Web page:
Taking part in therapy can help you to feel less anxious about having sex and provide additional confidence in the bedroom. It can also help with any psychological issues that are made worse or caused by premature ejaculation.

However, research is mixed on its efficacy as a treatment for PE itself. In order to be effective, it requires strong compliance and a significant time commitment. There’s also some evidence that its effectiveness may decrease with time.

To improve your results from therapy, your mental health provider may prescribe medication for you to use at the same time. We’ve discussed medications for PE in more detail below.

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Other Mental Health Treatments

If your premature ejaculation is related to a mental health issue, such as an anxiety disorder or clinical depression, your mental health provider may prescribe medication to treat your mental health symptoms.

Common mental health medications include antidepressants and anti-anxiety medications such as benzodiazepines and buspirone.

Behavioral Techniques

Over the years, several behavioral techniques have been developed to slow down orgasm and ejaculation in men with PE. These include precoital masturbation, the “squeeze” technique and the “stop-start” technique.

Precoital masturbation, as its name suggests, involves masturbating to orgasm before you plan to have sex. This method takes advantage of your refractory period, during which you may find it harder to ejaculate again. However, there’s little data about its effectiveness.

The squeeze technique involves squeezing around the glans (head) and shaft of your penis as you feel orgasm and ejaculation approaching. This can lower your desire to ejaculate and may help to prolong sex.

The stop-start technique involves stopping stimulation when you feel the sensation or orgasm approaching. Like the squeeze technique, it’s a simple approach to dealing with PE that you can use with your partner during sex, either on its own or with other treatments.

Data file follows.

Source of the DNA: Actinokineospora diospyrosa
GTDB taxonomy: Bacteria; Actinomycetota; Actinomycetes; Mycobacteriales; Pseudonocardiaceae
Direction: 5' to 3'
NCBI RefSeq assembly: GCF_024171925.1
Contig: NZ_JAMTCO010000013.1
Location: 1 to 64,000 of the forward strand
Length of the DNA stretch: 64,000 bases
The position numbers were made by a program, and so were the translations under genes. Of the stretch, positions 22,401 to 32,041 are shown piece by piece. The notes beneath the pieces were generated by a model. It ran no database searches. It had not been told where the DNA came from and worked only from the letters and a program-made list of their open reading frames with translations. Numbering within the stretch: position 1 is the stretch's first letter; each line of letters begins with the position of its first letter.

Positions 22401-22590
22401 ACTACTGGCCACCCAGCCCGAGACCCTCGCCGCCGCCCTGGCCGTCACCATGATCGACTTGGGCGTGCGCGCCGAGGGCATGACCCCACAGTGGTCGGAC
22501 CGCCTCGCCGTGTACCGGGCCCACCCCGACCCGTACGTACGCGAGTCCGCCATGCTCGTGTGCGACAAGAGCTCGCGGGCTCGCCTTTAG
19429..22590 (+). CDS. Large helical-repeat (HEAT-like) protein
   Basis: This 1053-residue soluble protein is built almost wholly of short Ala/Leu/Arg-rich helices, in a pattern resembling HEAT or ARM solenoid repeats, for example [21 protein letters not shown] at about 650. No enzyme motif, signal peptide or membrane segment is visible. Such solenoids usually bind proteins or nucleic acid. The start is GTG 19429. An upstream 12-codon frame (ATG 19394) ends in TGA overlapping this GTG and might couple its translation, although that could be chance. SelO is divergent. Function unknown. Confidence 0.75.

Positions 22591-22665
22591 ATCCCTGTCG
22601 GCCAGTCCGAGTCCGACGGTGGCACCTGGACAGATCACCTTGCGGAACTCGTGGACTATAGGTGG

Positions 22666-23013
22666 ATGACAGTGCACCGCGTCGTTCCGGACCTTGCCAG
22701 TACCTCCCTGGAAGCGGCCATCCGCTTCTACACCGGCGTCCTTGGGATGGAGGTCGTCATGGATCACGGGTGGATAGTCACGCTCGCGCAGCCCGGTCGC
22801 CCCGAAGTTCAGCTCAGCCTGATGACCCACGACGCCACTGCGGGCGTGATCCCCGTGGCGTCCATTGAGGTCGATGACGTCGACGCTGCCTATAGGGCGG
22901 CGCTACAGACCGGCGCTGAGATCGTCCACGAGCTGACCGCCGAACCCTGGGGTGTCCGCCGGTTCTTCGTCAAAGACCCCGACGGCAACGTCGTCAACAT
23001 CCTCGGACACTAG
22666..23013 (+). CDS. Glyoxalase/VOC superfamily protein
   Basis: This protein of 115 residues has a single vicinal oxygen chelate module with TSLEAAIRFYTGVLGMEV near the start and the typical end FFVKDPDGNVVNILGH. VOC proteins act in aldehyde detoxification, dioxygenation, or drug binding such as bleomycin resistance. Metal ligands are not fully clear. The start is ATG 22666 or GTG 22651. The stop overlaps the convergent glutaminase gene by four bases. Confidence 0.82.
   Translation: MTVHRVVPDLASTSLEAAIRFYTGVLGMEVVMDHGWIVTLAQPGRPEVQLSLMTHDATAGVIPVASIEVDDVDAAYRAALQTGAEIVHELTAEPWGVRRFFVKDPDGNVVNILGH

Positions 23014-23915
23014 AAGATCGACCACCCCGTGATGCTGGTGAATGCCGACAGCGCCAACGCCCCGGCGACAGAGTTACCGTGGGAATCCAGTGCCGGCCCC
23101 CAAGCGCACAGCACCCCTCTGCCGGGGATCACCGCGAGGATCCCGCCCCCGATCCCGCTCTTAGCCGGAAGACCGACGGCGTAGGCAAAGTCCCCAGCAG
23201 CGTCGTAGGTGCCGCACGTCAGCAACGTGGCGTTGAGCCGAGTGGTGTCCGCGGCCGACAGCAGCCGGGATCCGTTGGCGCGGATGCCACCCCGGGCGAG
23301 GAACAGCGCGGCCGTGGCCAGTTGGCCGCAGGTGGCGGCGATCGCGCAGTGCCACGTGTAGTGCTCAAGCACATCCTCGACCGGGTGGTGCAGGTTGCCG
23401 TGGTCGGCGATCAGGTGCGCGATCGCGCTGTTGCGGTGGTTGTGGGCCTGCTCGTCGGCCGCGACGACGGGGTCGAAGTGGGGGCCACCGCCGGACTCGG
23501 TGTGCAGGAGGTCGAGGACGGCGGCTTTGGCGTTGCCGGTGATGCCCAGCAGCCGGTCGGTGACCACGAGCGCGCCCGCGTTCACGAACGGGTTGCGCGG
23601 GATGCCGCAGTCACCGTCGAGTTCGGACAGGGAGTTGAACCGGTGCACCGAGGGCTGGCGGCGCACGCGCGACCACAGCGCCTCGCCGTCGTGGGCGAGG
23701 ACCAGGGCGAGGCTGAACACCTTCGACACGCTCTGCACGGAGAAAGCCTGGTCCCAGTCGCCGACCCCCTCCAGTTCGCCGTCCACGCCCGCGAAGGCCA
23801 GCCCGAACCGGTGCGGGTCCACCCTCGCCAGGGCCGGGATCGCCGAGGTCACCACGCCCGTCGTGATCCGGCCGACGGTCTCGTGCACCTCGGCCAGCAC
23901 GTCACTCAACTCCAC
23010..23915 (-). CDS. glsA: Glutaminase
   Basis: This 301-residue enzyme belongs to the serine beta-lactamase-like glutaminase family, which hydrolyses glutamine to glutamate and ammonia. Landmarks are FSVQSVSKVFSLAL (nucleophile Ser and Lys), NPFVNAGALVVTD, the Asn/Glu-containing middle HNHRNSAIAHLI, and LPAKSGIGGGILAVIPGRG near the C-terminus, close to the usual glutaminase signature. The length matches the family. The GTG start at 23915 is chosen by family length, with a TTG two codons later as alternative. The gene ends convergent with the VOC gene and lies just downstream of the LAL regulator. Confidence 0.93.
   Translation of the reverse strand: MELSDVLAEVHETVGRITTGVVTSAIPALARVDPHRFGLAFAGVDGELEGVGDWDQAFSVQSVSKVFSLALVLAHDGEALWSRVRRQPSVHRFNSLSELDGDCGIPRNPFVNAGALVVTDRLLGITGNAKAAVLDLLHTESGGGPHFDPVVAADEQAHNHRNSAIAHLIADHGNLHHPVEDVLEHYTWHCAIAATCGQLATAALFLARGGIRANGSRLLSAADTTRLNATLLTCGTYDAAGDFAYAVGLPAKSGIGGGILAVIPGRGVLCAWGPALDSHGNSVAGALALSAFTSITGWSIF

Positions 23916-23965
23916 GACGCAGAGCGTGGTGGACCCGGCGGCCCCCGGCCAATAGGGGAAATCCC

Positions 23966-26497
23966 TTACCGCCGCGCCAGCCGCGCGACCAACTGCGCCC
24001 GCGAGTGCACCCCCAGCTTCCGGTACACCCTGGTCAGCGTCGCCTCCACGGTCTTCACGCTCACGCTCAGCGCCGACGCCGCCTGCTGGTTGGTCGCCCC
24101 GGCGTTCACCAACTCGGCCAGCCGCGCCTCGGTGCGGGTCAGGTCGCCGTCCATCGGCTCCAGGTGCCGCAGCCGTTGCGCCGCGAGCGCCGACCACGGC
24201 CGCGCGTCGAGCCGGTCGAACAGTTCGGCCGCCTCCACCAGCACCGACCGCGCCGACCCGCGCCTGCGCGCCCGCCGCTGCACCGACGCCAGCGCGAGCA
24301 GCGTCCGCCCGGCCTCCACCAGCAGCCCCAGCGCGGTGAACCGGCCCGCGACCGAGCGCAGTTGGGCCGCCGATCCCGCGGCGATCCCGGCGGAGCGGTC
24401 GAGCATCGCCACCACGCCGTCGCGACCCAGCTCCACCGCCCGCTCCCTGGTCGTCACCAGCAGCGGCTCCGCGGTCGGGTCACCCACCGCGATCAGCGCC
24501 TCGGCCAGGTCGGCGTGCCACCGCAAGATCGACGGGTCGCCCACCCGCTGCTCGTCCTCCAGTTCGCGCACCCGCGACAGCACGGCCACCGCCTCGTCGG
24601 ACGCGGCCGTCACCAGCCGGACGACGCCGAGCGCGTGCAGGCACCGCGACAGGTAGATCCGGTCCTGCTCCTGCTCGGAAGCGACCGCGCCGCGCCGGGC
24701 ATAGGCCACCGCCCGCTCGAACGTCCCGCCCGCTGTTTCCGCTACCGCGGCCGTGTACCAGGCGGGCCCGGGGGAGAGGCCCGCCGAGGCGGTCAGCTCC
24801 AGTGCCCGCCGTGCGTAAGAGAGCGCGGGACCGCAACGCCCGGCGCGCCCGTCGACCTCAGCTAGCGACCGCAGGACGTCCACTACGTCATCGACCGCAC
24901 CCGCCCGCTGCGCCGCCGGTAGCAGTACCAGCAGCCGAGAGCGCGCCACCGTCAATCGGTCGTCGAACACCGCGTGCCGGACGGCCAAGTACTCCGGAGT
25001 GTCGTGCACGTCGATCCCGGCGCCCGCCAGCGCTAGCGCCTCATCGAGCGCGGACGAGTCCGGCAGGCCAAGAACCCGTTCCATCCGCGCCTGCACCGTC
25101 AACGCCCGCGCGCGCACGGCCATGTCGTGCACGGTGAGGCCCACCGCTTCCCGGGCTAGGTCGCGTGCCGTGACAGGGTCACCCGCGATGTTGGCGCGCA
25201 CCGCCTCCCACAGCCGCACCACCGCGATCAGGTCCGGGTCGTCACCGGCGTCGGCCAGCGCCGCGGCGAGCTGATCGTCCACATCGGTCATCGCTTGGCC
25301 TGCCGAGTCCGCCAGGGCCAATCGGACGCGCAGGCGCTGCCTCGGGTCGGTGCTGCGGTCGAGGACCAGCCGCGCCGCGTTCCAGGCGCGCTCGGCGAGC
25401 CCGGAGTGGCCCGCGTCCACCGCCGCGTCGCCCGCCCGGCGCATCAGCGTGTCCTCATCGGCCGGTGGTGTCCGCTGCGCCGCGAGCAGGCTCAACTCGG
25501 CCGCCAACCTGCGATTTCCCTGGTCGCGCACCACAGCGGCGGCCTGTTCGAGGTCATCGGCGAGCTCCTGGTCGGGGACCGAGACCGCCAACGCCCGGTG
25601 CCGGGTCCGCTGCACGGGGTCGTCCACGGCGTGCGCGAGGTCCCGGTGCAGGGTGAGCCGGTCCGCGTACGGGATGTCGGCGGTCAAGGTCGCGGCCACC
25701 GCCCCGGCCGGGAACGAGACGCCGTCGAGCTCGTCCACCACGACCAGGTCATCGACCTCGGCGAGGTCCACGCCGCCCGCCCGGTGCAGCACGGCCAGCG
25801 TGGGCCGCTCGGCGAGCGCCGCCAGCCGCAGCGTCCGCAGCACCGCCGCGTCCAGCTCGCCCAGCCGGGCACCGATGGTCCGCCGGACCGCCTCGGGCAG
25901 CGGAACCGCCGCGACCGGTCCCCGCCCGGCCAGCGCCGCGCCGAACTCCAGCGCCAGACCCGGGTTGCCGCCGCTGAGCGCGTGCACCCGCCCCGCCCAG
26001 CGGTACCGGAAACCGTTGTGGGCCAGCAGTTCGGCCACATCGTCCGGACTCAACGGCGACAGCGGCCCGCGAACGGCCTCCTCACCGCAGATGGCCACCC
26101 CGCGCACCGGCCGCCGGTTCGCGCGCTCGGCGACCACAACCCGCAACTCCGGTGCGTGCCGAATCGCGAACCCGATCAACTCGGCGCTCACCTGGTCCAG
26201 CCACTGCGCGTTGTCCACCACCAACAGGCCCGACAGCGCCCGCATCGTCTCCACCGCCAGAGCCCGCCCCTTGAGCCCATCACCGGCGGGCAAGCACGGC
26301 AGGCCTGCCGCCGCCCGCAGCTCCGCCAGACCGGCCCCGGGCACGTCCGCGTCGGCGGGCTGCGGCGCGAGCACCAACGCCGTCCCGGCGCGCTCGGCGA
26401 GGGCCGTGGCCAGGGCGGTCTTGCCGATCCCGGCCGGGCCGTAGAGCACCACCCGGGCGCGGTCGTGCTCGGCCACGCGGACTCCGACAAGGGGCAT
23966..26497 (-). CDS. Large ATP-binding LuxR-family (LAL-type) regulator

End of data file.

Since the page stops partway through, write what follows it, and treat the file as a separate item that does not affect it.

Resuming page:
Over-the-Counter Treatments

Premature ejaculation is often treated using desensitizing medications that are applied directly to your penis. These products are available as sprays, creams and wipes and typically contain topical anesthetics that reduce sensation.

For example, our Delay Spray for Men contains the anesthetic lidocaine, which helps to reduce sensitivity without overly numbing your penis. 

While these products won’t treat the underlying psychological issues that may contribute to PE, they can provide a valuable confidence boost by delaying the onset of ejaculation and making it easier for you to perform in bed. 

In one recent study, researchers found that a lidocaine spray produced significant increases in intravaginal ejaculatory latency time (IELT, or mean time to ejaculation) and frequency of sex in men affected by PE.

Our guide to lidocaine spray for premature ejaculation goes into more detail about how topical PE treatments work, how to use them, potential side effects and more. 

Prescription Medications

Although there isn’t yet any FDA-approved medication specifically for PE, several medications are used off-label as PE treatments.

Currently, the most common prescription medications for PE are the SSRIsfluoxetine (sold as Prozac®), sertraline (Zoloft®), paroxetine (Paxil®), escitalopram (Lexapro®) and others.

These medications work by increasing the amount of serotonin in your brain and body. Experts believe that premature ejaculation may be caused by low levels of serotonin, which shortens the amount of time required to ejaculate.

Most SSRIs used to treat PE need to be taken daily. It may take two to three weeks before you experience improvements in control over ejaculation from these medications.

Research shows that many SSRIs work well as treatments for PE. For example, a review and meta-analysis of the medication sertraline found that it increases average ejaculation time and sexual satisfaction in men with premature ejaculation.

We offer sertraline for premature ejaculation online, following a consultation with a healthcare provider who will determine if a prescription is appropriate.

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Learn More About Dealing With PE

Although researchers aren’t yet aware of exactly what causes PE, most research suggests that it’s at least partly psychological in nature.

A variety of mental health issues can act as risk factors for PE, including anxiety, severe stress, depression and low self-esteem. Certain thoughts and behaviors related to sex, such as a lack of confidence or unrealistic expectations, may also play a role.

If you have premature ejaculation and think a psychological issue may be involved, you should consider talking to a mental health provider.

You can do this by asking your primary care provider for a referral, or from home via our online mental health services. You can also access evidence-based medication for PE with our range of premature ejaculation treatments

With the right combination of mental health care and medication, it’s absolutely possible to get your PE under control and enjoy a satisfying, fulfilling sex life. 

This article is for informational purposes only and does not constitute medical advice. The information contained herein is not a substitute for and should never be relied upon for professional medical advice. Always talk to your doctor about the risks and benefits of any treatment or medication.